- falciform ligament,
- falciform ligament of liver,
- falciform process,
- falciparum malaria,
Origin of falcon
Examples from the Web for falcon
And that original score that kicks in as a new-age Millennium Falcon swoops into view is sure to get you going.
But the Falcon is not yet Air Force certified for military and intelligence payloads.Why Does the USA Depend on Russian Rockets to Get Us Into Space?|P. J. O’Rourke|June 22, 2014|DAILY BEAST
They are the Tarpon, the Falcon, the Sea Fox, and the Octopus.Read ‘The King in Yellow,’ the ‘True Detective’ Reference That’s the Key to the Show|Robert W. Chambers|February 20, 2014|DAILY BEAST
The big guns—Manning and New England Patriot Tom Brady and Atlanta Falcon Matt Ryan (maybe)—have first-round byes.Buzz Bissinger on the NFL’s No Good, Very Bad Season|Buzz Bissinger|January 2, 2013|DAILY BEAST
For herself, Gu chose the English name Horus L. Kai, after the ancient Egyptian god of war, sun, and sky, symbolized as a falcon.China’s Jackie Kennedy: Gu Kailai and the Bo Xilai’s Scandal|Melinda Liu|April 12, 2012|DAILY BEAST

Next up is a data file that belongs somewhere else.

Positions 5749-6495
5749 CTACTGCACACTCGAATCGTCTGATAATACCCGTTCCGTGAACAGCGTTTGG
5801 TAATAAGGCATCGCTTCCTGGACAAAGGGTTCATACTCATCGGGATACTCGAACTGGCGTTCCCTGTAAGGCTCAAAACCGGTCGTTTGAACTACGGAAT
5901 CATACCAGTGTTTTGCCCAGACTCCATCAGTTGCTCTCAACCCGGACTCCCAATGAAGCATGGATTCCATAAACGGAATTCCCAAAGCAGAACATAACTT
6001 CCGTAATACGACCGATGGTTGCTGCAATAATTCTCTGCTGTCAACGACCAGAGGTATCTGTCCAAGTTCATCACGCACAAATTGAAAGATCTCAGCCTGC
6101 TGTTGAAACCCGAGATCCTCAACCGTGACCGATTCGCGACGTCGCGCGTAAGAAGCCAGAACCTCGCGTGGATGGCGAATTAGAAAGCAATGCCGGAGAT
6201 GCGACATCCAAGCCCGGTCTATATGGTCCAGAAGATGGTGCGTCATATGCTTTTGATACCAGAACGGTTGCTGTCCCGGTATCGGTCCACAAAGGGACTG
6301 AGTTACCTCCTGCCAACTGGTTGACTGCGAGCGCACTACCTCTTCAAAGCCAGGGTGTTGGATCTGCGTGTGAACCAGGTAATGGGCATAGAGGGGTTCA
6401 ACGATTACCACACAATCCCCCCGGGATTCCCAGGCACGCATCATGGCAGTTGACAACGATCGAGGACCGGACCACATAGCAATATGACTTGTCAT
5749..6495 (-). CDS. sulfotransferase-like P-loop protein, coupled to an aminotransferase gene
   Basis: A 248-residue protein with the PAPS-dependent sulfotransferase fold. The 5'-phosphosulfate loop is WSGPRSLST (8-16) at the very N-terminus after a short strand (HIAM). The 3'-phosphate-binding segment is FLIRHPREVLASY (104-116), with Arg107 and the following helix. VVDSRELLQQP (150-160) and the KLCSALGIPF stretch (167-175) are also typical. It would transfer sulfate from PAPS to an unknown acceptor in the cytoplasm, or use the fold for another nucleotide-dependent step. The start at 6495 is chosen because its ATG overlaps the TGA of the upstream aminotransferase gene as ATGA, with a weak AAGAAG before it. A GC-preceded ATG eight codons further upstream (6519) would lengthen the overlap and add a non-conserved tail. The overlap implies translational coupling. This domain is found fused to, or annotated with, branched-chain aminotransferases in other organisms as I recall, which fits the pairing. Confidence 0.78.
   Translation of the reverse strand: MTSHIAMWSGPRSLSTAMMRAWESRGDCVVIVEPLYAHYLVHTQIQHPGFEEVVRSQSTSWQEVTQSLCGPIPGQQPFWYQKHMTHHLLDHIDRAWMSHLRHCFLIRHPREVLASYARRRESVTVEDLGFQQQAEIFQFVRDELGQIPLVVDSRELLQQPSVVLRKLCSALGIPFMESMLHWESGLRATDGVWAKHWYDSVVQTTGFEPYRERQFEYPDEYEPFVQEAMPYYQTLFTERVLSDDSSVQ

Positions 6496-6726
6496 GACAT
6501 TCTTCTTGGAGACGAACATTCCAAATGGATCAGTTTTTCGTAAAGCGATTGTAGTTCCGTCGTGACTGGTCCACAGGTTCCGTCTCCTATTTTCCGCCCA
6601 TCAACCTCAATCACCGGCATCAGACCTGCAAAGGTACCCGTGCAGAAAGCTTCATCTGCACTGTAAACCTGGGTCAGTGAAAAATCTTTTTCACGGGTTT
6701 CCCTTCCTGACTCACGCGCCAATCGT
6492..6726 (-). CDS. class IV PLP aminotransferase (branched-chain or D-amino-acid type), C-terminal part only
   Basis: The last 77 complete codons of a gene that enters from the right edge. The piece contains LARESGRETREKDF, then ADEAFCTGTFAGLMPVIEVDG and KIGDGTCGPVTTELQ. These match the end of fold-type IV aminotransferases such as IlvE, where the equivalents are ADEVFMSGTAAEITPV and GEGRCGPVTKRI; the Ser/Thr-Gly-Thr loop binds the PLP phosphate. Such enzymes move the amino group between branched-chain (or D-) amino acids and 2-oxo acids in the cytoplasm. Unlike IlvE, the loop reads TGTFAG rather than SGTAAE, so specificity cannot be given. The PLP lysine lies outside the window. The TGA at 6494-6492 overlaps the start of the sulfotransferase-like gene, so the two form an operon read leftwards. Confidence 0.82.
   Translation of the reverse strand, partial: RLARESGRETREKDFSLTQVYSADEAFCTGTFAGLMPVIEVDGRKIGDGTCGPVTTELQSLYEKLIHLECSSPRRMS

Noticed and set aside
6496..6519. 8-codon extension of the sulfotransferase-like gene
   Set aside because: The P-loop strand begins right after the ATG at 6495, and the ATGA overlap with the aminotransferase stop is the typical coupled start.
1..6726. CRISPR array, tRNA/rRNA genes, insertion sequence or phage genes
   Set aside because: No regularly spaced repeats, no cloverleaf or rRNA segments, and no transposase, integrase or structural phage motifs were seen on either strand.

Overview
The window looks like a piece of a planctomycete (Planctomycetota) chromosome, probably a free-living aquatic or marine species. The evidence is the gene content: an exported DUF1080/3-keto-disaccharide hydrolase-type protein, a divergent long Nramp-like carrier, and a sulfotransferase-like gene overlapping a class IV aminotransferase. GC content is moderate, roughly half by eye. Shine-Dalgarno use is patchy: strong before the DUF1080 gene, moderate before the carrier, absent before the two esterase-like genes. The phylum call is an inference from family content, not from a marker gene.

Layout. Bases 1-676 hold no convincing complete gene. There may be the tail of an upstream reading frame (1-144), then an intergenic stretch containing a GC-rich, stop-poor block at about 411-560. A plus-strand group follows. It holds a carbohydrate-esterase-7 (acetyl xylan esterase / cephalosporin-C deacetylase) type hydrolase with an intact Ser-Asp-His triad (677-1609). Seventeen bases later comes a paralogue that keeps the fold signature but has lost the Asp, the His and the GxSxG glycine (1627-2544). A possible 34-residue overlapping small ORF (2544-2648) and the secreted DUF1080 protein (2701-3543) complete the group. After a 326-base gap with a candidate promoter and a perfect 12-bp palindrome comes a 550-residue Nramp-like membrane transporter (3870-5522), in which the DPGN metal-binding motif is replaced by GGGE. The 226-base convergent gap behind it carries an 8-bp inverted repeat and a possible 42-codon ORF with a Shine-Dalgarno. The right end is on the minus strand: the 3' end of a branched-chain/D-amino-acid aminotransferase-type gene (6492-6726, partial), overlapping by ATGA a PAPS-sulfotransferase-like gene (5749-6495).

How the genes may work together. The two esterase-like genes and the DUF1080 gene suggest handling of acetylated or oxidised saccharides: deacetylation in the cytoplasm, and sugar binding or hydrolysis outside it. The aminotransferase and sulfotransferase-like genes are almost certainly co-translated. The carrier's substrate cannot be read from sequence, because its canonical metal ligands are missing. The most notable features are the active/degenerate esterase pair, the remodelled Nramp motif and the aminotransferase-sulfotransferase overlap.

Off came the falcon's hood, and his brilliant eyes winked rapidly as they were getting accustomed again to the light.Ned, the son of Webb|William O. Stoddard
The falcon rose, circled above her head, and with swift flight sped through the blue air.The Washer of the Ford|Fiona Macleod
He resolved, however, as soon as they arrived at Rio, to go on board the Falcon and to try and bring him to reason.The Two Shipmates|William H. G. Kingston
Will you do so, or leave him alone, and take down the falcon to the lure?The Art and Practice of Hawking|Edward B. Michell
Portrait of Rembrandt, represented with a falcon on his right hand.Rembrandt and His Works|John Burnet
- any of these or related birds, trained to hunt small game
- the female of such a birdCompare tercel Related adjective: falconine
Word Origin for falcon
mid-13c., from Old French faucon (12c.), from Late Latin falconem (nominative falco) "falcon," probably from Latin falx (genitive falcis) "curved blade, pruning hook, sickle;" the bird said to be so called for the shape of its talons, legs, or beak, but also possibly from the shape of its spread wings.
The other theory is that falx is of Germanic origin and means "gray bird," which is supported by the antiquity of the word in Germanic but opposed by those who point out that falconry by all evidences was imported from the East, and the Germans got it from the Romans, not the other way around.